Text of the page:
Management by Objectives (MBO)

Another approach to goals setting has been advanced by Odiorne, Peter Drucker, and others in early 60s, known as Management by Objectives. According to Odiorne MBO is a process whereby the superior and subordinate managers of an organization jointly work on common goals, define each individual ’s major areas of responsibility in terms expected of him, and use these measures as guide for opening the unit and assessing the contribution of each of its members.


1) MBO emphasizes on participative set of goals that are tangible, verifiable and measurable.
2) MBO focuses attention on what must be accomplished (goals) rather than how it is to be accomplished).
3) MBO, by concentrating on key results, translates the abstract philosophy of management into concrete phraseology. the technique can be put to general use. Further, it is dynamics system which seeks to integrate the company’s need to clarify and achieve its profit and growth goals with the manager’s need to contribute and develop himself.
4) MBO is a systematic and rational technique that allows management to attain maximum results from available resources by focusing on achievable goals. It allows the subordinate plenty of room to make creative decisions on this own.

Goal setting process: A comprehensive View

The current view of the goal setting process is that top management sets the goals in consultation with influential groups taking multifarious factors into account. These could include:

1) Environmental forces: reflecting the interest of various stakeholders in the organization
2) Enterprise resources: Including human, physical and material resources.
3) Internal Coalition: taking care of powerful groups within the company, exerting lot of pressures in allocation of resources and distribution of rewards.
4) Value system of top management: Reflecting the values, beliefs and aspirants of top management.

Change in objectives:

Organizational objectives are not inflexible guides to behavior. Although organizations seek stability goals changes over time and they change continuously. Goal changes mean the goal priorities are periodically re-evaluated keeping the ongoing changes in the external environment of the organization. The reason why goals change are not far to seek. Basically an organization is not static, and a set of objectives cannot be static if it is to succeed. Managers may feel that there is scope for further expansion and instead of concentrating only on audio sets ( as in the case of an electronics firms). The production of video sets may also be undertaken. Or they may look at what competitors or other organizations have achieved and decide to match or exceed these levels . At times demands form coalition groups that make up the enterprise may change and the organizations may be forced to change its goals. New government or labor leaders, for example , may force a change in the way a business sets its goal priorities .The mission can also change in a crisis. For example, the foundation for Infantile Paralysis was committed to the objective of developing a cure for polio and it succeeded. It no longer had a legitimate goal for its operation. Now the efforts of the Foundation were directed towards a new goal, fighting birth defects and arthritis. Finally as the organization progresses and undergoes cyclical changes, objectives also change.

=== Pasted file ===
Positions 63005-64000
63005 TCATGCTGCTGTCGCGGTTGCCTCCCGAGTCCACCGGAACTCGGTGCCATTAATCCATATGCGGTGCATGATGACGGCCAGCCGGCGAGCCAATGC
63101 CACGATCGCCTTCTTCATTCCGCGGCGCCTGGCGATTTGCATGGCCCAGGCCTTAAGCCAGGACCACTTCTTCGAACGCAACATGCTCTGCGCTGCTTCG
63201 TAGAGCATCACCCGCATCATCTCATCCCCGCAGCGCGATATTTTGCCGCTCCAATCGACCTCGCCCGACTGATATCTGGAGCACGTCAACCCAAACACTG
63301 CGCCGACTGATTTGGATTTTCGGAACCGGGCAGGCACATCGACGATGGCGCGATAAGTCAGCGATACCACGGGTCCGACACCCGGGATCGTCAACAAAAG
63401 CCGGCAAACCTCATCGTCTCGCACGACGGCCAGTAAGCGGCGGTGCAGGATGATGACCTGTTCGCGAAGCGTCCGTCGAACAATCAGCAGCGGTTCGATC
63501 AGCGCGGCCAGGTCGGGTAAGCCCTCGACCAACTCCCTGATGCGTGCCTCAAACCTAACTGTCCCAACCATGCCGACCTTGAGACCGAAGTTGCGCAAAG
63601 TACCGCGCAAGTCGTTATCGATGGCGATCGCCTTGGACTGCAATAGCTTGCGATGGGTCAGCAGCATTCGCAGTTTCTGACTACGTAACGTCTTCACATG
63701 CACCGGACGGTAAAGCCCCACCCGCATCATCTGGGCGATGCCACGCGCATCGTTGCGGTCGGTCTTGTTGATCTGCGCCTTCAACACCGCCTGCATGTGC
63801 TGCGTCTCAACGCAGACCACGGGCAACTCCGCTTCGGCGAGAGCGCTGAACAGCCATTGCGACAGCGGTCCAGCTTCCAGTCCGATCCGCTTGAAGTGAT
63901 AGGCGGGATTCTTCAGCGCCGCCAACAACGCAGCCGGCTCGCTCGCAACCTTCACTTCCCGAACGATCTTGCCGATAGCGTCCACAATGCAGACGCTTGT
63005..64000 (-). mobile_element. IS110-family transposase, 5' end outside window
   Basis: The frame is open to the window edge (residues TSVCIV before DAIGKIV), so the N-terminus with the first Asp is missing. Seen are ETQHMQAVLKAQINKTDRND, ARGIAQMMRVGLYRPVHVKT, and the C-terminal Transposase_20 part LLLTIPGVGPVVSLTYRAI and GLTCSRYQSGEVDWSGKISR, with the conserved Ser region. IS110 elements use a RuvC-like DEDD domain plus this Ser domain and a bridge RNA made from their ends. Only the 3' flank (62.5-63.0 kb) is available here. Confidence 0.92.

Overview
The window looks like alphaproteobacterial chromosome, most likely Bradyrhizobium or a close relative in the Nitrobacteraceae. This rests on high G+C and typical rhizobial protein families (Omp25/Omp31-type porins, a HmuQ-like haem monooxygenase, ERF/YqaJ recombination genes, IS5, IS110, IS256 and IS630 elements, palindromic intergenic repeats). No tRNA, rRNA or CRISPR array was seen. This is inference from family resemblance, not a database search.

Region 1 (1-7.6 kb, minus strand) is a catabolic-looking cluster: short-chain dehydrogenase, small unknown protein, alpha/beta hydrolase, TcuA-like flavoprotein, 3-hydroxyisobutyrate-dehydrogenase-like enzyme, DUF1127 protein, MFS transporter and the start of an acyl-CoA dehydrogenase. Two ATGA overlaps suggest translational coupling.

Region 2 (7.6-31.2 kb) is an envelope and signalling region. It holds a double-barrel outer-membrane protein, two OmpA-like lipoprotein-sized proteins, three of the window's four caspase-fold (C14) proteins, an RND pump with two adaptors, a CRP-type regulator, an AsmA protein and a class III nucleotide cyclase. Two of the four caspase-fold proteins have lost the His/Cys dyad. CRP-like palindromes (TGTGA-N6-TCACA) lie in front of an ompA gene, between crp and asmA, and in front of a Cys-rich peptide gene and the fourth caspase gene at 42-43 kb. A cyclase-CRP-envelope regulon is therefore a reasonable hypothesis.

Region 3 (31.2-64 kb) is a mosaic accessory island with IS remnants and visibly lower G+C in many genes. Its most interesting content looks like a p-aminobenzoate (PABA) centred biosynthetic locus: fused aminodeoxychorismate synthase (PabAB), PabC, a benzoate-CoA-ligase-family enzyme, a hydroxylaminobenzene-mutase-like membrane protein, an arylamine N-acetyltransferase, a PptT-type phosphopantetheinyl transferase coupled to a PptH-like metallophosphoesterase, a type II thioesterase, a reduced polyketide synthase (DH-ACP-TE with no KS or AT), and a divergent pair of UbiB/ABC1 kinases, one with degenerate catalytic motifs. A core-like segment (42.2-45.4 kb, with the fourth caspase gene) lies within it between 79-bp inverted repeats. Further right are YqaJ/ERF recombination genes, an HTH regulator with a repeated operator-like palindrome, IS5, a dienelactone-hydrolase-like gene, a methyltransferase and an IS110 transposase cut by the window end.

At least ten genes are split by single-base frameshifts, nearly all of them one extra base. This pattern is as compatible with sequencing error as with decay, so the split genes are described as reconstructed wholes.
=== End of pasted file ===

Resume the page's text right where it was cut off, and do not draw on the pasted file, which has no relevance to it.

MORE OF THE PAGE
Normally goal changes are expressed in two forms: (1) goals displacement and (2) goal succession. Goal displacement generally takes place when goals are expressed in an ambiguous manner. The official goals are ignored, an inversion of means and end chain takes place. In a hospital for example patient care may be the official goal. Because of space constraint, lack of resources and adequate support from the governments the official goal may be scarified in favor of the real goal, that is, taking care of rich and influential parties only . When old goals outlive their utility it will be disastrous for organizations. When the organization is confronted with receding sales, cut throat competition, shortage of funds, the only way to survive is to find out new goals which can inject a fresh lease of life to an otherwise decaying institution.